WhatsApp-enable your business

Since its launch in 2009 messaging app WhatsApp has become ubiquitous. With more than two billion users worldwide, it has also become a regular business tool. But in a regulated environment such as financial services, all messaging comes with compliance concerns.

Before 2009, if you wanted to send somebody a message on your phone, you sent a text. You may have messaged them, or possibly sent an SMS. You did it using a variety of services, and what you called it depended to some extent on the service you used. Today, you almost certainly WhatsApp (WA) the people you want to contact. A piece of software launched in 2009 has become so successful, so ubiquitous, that it has become a verb. 

The key to WA’s early popularity was its brilliant simplicity. People loved the idea you could use a phone number to exchange information with people on the internet, without needing extra layers of operator plans or additional costs. WA offered a simple way to optimize the tech everyone already had. That’s why today, according to statistics compiled by specialist website Business of Apps, there are more than two billion WA users on the planet, sending over 100 billion messages a day and spending over 200 billion minutes on voice and video calls. 

This ease of use and universal reach has presented the financial compliance sector with a problem that it shouldn’t have. 

“We called it a ‘gray area’ – a strata of unregulated communications that tied together the whole financial world. We knew this chicken was coming home to roost. And it did in the shape of the JP Morgan fine.”

Warren Roy, founder and CEO of Global Relay

“WhatsApp has gone on a huge growth spurt since it arrived in 2009, and finance people have always used it,” says Warren Roy, founder and CEO of Global Relay. “They may have used it initially in a personal capacity, but it got adopted in a business capacity naturally.”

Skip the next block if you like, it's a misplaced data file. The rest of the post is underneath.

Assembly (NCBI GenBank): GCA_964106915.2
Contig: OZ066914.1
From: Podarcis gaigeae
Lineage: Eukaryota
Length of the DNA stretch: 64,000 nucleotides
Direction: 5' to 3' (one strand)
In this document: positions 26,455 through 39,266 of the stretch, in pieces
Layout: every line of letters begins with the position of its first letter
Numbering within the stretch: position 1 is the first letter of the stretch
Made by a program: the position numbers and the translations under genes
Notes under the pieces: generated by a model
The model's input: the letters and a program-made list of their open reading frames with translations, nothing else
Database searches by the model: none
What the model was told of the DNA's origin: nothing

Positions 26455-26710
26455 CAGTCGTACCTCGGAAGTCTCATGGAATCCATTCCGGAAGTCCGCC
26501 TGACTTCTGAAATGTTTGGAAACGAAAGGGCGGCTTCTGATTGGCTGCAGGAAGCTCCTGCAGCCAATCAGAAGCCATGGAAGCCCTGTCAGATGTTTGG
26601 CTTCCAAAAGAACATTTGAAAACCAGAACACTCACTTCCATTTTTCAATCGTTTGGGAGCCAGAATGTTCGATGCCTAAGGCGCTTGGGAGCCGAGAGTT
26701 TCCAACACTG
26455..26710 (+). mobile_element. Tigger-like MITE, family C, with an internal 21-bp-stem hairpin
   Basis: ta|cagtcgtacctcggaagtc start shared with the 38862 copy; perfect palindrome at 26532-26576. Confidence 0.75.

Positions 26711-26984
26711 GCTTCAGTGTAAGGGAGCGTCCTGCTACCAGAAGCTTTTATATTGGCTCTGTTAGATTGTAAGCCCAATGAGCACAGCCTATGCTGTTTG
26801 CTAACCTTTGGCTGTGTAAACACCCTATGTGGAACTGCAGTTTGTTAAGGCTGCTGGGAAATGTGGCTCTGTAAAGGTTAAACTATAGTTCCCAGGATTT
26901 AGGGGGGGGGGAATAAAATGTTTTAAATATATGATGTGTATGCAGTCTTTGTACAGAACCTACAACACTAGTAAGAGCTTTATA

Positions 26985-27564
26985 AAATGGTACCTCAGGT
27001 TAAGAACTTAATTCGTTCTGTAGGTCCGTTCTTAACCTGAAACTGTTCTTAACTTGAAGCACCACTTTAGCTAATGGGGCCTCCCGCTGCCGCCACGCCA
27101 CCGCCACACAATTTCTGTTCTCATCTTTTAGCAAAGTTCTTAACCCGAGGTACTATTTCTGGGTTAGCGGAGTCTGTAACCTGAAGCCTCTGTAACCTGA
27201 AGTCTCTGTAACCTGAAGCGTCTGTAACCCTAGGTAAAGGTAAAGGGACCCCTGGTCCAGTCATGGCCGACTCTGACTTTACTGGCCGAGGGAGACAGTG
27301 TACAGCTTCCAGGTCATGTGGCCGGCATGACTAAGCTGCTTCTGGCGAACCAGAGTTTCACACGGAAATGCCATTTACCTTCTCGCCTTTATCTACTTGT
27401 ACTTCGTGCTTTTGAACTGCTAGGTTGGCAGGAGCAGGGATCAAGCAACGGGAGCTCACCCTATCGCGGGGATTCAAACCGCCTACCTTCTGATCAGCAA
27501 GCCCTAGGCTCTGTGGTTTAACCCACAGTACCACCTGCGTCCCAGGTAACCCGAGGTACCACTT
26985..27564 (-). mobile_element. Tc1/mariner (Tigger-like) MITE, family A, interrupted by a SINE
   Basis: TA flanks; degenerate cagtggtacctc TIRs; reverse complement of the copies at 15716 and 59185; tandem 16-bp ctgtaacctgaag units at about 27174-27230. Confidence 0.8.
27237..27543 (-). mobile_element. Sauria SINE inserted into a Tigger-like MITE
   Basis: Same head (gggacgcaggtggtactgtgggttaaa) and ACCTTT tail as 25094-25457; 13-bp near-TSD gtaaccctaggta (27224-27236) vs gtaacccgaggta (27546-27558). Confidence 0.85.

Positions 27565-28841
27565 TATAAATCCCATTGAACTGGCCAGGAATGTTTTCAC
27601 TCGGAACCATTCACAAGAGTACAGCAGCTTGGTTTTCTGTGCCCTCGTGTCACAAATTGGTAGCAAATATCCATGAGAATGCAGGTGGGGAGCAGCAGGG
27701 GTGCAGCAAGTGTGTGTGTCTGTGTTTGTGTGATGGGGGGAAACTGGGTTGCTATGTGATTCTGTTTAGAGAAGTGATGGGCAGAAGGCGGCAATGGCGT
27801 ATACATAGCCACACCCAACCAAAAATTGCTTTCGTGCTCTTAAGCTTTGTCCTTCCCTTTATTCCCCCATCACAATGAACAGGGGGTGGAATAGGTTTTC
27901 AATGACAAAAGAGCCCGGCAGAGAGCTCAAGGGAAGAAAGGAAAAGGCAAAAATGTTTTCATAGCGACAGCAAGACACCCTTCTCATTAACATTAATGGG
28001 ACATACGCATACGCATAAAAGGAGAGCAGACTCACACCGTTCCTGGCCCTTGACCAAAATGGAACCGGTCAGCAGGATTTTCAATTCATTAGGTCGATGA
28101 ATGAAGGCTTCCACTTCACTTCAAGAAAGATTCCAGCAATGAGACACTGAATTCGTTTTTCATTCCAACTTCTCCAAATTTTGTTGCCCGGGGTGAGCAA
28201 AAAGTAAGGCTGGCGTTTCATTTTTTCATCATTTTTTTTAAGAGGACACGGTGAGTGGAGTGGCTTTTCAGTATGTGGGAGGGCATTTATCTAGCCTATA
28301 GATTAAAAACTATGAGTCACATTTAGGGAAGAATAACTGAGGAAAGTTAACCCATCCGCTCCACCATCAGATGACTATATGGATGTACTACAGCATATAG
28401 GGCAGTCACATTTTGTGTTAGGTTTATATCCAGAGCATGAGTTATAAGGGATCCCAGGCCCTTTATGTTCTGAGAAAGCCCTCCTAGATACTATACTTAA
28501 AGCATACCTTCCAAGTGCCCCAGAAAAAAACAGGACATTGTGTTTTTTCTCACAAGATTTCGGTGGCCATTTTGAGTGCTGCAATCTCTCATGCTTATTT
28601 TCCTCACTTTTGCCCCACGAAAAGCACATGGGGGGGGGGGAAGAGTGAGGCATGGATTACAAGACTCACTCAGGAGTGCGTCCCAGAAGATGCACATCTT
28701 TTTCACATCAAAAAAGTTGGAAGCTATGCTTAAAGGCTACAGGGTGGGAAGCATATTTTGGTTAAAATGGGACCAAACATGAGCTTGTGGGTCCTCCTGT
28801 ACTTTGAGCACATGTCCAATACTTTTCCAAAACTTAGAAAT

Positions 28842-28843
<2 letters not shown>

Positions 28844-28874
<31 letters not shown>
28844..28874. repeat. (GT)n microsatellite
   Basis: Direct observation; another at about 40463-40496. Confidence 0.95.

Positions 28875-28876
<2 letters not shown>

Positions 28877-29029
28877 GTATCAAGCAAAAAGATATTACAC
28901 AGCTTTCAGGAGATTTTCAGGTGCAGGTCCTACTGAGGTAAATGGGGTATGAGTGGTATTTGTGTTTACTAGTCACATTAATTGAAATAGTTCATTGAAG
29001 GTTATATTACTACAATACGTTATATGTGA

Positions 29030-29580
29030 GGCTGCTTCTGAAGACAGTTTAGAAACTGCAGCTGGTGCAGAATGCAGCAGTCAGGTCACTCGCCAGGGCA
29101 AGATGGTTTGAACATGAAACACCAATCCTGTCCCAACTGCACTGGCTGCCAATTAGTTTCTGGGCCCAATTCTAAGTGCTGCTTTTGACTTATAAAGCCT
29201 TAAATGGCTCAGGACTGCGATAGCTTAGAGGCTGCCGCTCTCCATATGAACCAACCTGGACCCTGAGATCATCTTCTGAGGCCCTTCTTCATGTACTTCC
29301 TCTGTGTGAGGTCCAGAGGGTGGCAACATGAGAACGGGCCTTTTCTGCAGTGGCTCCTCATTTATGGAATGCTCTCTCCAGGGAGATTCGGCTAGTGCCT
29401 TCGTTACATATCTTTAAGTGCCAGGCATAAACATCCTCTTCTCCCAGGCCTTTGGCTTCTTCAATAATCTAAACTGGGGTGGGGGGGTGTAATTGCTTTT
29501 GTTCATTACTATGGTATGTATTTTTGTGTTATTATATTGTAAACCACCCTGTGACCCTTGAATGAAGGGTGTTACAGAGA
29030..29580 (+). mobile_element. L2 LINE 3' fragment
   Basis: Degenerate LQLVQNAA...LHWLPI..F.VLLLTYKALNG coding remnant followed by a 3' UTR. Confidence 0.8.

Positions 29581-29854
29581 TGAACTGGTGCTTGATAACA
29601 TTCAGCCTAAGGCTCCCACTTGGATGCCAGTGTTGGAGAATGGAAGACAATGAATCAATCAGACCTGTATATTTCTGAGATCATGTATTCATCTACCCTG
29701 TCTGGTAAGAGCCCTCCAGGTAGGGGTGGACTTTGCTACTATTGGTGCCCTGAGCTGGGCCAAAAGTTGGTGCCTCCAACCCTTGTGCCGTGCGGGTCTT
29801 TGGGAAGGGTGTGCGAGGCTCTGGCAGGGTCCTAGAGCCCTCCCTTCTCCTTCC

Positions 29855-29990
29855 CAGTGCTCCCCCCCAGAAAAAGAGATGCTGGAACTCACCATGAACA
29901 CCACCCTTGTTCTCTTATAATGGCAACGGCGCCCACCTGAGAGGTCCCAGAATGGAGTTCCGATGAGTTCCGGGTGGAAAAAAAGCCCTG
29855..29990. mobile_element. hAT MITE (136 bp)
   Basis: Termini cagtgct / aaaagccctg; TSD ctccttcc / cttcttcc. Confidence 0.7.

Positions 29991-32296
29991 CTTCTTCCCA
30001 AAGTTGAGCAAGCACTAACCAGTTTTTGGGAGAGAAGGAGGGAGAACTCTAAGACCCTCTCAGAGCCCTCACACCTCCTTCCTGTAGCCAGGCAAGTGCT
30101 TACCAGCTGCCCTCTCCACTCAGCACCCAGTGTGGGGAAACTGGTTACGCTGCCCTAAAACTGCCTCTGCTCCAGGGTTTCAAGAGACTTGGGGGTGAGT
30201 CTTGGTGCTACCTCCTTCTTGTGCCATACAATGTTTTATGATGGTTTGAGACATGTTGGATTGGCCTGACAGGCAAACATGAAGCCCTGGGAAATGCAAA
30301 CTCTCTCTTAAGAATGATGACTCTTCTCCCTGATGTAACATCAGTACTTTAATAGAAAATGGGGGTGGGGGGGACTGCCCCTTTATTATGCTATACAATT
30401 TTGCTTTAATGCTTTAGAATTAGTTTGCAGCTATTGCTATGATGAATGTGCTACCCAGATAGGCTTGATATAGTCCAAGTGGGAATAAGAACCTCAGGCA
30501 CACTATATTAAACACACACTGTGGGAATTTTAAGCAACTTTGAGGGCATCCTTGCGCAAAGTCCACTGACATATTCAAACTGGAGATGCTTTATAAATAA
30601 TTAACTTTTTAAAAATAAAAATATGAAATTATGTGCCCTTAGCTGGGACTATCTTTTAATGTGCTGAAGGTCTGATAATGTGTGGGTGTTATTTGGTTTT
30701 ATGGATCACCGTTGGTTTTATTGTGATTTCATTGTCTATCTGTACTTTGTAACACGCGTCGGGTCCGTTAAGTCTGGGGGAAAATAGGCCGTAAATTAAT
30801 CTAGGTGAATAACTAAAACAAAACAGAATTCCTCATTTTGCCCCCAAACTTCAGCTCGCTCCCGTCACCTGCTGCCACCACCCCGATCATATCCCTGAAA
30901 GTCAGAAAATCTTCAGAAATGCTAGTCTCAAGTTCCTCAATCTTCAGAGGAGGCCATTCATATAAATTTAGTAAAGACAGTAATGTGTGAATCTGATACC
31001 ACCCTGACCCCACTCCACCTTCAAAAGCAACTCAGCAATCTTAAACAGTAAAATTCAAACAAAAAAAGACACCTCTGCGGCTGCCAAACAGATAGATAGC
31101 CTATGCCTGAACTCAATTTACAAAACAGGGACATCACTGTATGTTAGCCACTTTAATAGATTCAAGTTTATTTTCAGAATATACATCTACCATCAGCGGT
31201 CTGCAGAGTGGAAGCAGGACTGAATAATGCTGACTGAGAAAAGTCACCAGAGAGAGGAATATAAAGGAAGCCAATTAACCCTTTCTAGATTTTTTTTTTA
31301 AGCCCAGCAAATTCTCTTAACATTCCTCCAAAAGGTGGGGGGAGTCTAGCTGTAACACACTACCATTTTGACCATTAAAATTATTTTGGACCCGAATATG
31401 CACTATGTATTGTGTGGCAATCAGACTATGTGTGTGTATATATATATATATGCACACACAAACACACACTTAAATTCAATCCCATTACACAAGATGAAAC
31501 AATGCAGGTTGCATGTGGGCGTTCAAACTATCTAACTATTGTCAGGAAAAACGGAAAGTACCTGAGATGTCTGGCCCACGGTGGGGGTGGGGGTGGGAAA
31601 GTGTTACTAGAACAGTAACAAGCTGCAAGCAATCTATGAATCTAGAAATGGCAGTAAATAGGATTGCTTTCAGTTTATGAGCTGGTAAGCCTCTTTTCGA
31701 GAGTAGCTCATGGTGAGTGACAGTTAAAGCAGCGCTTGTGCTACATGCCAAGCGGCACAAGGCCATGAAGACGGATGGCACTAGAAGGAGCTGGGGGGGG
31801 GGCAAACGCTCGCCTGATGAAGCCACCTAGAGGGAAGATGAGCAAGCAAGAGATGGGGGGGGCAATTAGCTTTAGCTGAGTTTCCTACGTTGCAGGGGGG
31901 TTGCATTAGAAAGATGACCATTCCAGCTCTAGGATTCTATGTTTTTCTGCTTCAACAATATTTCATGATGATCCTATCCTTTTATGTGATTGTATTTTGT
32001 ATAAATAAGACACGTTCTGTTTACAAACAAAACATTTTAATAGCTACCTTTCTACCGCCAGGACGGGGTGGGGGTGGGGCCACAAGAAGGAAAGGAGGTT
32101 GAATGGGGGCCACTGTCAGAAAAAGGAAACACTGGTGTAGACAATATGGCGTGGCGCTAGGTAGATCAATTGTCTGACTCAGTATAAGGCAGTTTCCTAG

Senior management denial

The trouble is that too many senior management teams spent too long in denial about their accountability for employee use of WA from a strict recordkeeping perspective. “They used the defense of saying they had policy that forbade its use,” explains Roy. “We called it a ‘gray area’ – a strata of unregulated communications that tied together the whole financial world. We knew this chicken was coming home to roost. And it did in the shape of the JP Morgan fine.”

The $200m fine JP Morgan Securities had to pay has caused subsequent upheaval throughout the financial sector. But, says Roy: “For people to be surprised by the fine is a shock.” That is because we’ve been here before. With email.

“This is exactly what happened when email emerged,” explains Roy. “It’s about how to get business done faster. Human nature is behind this – people want to communicate with clients on their preferred channel. This is a fact of life. With personal email, people eventually realized they had mixed their personal world with their corporate persona. Not with any bad intent, just through lacking the discipline and understanding to know why you need to separate those worlds. 

“It took us five to seven years of compliance mentorship to make sure people were not doing business in their personal mail and not sending out personal stuff from their corporate device. This is often the timeline for resolution on these sort of habitual changes that are driven by a significant technological advance.”

Walking away from a community

He adds: “It will now take many years to rid the finance community of illicit use of WA as it is hard to just exit a community where there is so much opportunity. Walking away from that is not something people are willing to entertain, so businesses have to find compliant solutions because they really do need it.”

That’s why, continues Roy, so many prospective customers over the past 18 months have all been asking whether Global Relay has a WA compliance solution.